Aim: To assess whether immunogenicity to a patient's first anti-TNF agent would be associated with immunogenicity to the second, irrespective of drug sequence METHODS: We conducted a UK-wide, multicentre, retrospective cohort study to report rates of immunogenicity and treatment failure of second anti-TNF therapies in 1058 patients with IBD who underwent therapeutic drug monitoring for both infliximab and adalimumab. The primary outcome was immunogenicity to the second anti-TNF agent, defined at any timepoint as an anti-TNF antibody concentration ≥9 AU/ml for infliximab and ≥6 AU/ml for adalimumab.
Results: In patients treated with infliximab and then adalimumab, those who developed antibodies to infliximab were more likely to develop antibodies to adalimumab, than patients who did not develop antibodies to infliximab (OR 1.99, 95%CI 1.27-3.20, p = 0.002). Similarly, in patients treated with adalimumab and then infliximab, immunogenicity to adalimumab was associated with subsequent immunogenicity to infliximab (OR 2.63, 95%CI 1.46-4.80, p < 0.001). For each 10-fold increase in anti-infliximab and anti-adalimumab antibody concentration, the odds of subsequently developing antibodies to adalimumab and infliximab increased by 1.73 (95% CI 1.38-2.17, p < 0.001) and 1.99 (95%CI 1.34-2.99, p < 0.001), respectively. Patients who developed immunogenicity with undetectable drug levels to infliximab were more likely to develop immunogenicity with undetectable drug levels to adalimumab (OR 2.37, 95% CI 1.39-4.19, p < 0.001). Commencing an immunomodulator at the time of switching to the second anti-TNF was associated with improved drug persistence in patients with immunogenic, but not pharmacodynamic failure.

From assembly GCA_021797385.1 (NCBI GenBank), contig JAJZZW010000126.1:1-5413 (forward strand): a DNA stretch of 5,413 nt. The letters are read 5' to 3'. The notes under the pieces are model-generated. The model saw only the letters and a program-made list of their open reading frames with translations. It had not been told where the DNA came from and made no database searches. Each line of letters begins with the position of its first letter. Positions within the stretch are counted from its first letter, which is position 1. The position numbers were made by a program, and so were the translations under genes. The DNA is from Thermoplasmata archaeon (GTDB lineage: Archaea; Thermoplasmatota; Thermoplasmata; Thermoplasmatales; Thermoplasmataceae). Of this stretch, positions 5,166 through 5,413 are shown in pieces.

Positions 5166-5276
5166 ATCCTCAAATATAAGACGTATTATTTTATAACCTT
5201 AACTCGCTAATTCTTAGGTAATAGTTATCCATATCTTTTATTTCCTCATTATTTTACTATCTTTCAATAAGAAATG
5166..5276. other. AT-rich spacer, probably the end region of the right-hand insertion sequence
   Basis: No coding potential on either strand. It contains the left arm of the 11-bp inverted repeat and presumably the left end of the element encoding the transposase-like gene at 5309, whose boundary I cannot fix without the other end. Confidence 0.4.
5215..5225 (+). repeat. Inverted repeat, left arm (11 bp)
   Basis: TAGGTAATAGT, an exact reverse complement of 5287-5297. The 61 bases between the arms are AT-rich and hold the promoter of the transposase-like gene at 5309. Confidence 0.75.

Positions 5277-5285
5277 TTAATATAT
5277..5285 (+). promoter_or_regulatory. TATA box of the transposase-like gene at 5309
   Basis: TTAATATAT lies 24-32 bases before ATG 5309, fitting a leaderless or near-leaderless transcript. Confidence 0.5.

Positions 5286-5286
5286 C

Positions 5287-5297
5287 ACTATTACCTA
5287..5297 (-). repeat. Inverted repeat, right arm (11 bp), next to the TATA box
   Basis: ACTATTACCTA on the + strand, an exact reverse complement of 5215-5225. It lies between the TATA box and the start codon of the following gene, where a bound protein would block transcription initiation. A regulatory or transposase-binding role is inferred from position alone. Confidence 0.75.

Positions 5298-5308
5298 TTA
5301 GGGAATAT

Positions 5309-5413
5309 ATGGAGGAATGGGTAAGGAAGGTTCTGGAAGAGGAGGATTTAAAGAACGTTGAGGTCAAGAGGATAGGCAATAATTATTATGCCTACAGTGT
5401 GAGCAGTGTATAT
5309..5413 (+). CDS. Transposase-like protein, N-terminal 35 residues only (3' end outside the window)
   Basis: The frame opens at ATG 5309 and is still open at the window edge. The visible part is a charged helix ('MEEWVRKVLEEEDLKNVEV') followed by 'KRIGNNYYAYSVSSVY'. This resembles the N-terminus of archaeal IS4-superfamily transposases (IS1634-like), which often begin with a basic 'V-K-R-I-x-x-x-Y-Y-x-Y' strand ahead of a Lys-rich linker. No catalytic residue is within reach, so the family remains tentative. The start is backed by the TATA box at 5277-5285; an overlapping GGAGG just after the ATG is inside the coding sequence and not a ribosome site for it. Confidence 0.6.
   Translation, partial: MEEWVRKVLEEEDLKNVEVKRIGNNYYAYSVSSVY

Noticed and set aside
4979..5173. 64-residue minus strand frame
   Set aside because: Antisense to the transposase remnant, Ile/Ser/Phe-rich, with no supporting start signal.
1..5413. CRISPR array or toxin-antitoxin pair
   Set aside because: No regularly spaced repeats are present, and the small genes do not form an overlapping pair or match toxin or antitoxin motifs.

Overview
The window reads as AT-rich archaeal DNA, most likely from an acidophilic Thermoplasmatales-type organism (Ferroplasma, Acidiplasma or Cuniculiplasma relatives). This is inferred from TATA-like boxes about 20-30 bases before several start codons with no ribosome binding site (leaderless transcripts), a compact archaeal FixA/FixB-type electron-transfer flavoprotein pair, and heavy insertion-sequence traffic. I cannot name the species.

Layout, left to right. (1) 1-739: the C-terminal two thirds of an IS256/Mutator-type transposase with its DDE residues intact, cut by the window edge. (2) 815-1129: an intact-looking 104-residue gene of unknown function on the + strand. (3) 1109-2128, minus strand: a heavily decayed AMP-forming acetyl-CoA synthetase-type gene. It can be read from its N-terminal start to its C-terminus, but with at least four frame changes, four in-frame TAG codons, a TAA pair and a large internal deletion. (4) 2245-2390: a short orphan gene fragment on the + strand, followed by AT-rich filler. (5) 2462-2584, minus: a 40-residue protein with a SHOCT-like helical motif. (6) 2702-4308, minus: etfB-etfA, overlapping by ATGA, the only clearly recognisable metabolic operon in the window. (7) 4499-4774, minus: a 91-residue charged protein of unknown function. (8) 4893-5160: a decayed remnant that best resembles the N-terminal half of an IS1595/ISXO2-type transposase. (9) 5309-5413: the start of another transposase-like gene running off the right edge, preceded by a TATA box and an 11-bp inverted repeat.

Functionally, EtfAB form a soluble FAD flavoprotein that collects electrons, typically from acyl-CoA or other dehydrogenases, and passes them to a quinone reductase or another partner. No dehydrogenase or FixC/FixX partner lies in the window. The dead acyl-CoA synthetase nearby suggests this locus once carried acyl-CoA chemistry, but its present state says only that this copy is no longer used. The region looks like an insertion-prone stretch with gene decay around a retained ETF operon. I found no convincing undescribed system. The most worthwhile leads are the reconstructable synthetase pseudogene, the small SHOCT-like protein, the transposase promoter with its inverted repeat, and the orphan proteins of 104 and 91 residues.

Conclusion: Irrespective of drug sequence, immunogenicity to the first anti-TNF agent was associated with immunogenicity to the second, which was mitigated by the introduction of an immunomodulator in patients with immunogenic, but not pharmacodynamic treatment failure.